This time, no one would die for my weakness.  I pulled my embroidery scissors out of my basket, opening the blades as I found the longest vein on my left arm, and glanced at my right.  For once, it was good to have such light skin.  I can see where the veins run from wrist to elbow.  I’ve looked so often I had them memorized.  No other slave will die because of me, be whipped to spare my flesh, to teach us all not to run.  Only my blood will flow, this time.  I pressed the open blade into my wrist, the other blade biting into my right hand fingers, drawing down along the tendon, welcoming the pain here, instead of down there.  This pain tells me, as I dig deeper, toward my elbow, that I have not submitted.  This pain will wash away my shame, at last.  And no one else will suffer for me.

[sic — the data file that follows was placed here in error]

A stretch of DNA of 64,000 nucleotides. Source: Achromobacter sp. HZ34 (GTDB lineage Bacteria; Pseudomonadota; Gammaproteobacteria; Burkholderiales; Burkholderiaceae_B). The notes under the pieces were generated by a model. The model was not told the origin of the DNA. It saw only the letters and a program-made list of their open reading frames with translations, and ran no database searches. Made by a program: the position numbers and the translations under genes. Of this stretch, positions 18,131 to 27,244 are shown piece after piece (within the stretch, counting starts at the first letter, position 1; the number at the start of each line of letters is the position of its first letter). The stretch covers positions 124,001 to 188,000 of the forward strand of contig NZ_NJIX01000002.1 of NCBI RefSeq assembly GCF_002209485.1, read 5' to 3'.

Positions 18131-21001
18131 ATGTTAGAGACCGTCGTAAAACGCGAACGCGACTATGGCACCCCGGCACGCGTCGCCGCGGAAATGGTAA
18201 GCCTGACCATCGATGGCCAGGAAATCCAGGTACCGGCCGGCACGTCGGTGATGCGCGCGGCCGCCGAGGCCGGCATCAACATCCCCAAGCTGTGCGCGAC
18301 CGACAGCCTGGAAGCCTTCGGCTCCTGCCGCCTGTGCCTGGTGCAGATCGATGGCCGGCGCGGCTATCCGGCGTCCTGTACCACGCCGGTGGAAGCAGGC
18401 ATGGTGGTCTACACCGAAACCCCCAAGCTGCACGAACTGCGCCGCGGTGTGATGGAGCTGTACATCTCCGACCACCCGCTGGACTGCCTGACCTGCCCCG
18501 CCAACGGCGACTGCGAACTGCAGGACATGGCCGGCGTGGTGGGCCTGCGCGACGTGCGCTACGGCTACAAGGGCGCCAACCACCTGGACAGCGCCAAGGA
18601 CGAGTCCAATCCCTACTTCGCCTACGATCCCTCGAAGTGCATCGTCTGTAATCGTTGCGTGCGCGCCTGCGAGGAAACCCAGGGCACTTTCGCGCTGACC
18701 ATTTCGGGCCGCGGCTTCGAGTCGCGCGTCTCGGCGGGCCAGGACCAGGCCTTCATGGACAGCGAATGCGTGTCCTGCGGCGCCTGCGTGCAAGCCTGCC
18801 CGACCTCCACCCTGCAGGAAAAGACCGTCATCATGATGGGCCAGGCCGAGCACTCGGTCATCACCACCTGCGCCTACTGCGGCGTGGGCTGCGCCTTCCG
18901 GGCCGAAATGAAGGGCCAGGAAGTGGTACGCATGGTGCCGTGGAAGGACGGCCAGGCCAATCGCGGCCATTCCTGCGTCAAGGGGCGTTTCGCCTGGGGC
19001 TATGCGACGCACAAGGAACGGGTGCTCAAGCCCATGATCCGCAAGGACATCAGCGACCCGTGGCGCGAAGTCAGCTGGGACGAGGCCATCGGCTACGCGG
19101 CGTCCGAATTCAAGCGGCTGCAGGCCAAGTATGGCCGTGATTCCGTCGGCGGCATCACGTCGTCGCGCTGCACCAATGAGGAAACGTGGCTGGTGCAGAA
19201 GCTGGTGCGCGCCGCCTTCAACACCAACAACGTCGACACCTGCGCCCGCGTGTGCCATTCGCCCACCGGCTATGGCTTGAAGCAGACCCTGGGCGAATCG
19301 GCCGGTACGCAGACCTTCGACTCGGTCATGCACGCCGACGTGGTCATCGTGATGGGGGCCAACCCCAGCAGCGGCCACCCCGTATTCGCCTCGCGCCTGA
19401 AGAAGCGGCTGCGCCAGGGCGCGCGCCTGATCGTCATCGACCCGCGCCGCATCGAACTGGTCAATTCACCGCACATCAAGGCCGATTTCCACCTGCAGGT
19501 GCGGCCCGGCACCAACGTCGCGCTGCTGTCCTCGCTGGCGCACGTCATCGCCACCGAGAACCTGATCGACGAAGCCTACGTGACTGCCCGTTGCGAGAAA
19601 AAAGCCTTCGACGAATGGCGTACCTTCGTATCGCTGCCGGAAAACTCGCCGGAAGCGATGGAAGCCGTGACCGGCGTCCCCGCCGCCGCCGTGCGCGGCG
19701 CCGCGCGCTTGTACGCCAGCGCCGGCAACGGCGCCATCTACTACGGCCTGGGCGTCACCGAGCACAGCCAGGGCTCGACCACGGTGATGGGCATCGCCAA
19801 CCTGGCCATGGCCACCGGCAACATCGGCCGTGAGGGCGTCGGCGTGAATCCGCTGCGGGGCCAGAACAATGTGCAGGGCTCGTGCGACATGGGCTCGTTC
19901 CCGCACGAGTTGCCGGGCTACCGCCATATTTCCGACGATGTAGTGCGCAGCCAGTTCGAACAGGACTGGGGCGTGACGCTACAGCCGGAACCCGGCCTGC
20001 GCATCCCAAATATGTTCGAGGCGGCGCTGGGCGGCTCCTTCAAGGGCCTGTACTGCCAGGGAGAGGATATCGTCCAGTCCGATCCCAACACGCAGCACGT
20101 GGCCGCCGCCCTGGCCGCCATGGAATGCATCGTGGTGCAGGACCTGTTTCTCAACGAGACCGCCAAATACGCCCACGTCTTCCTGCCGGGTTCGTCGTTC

Not again.

                 A thin stream of blood began to drip from my left arm.  Not enough.  I held up my right arm, letting the sewing basket slide down to my shoulder, and pressed the blade into my right wrist.  Now the open scissors bit into my left hand fingers, but I could almost not feel them, anymore.  By now, it was too dark to see any veins, so I’d just have to use the tendons as a guide, and pull that blade as hard as I could down toward my elbow, toward where my sewing basket hung on my shoulder, until I could dig no deeper.

                Before the open scissor blade could bite into my flesh, a slender dark hand wrapped itself around mine…

Ann & Anna, Part 2 (“Hope”)  continues here … Shira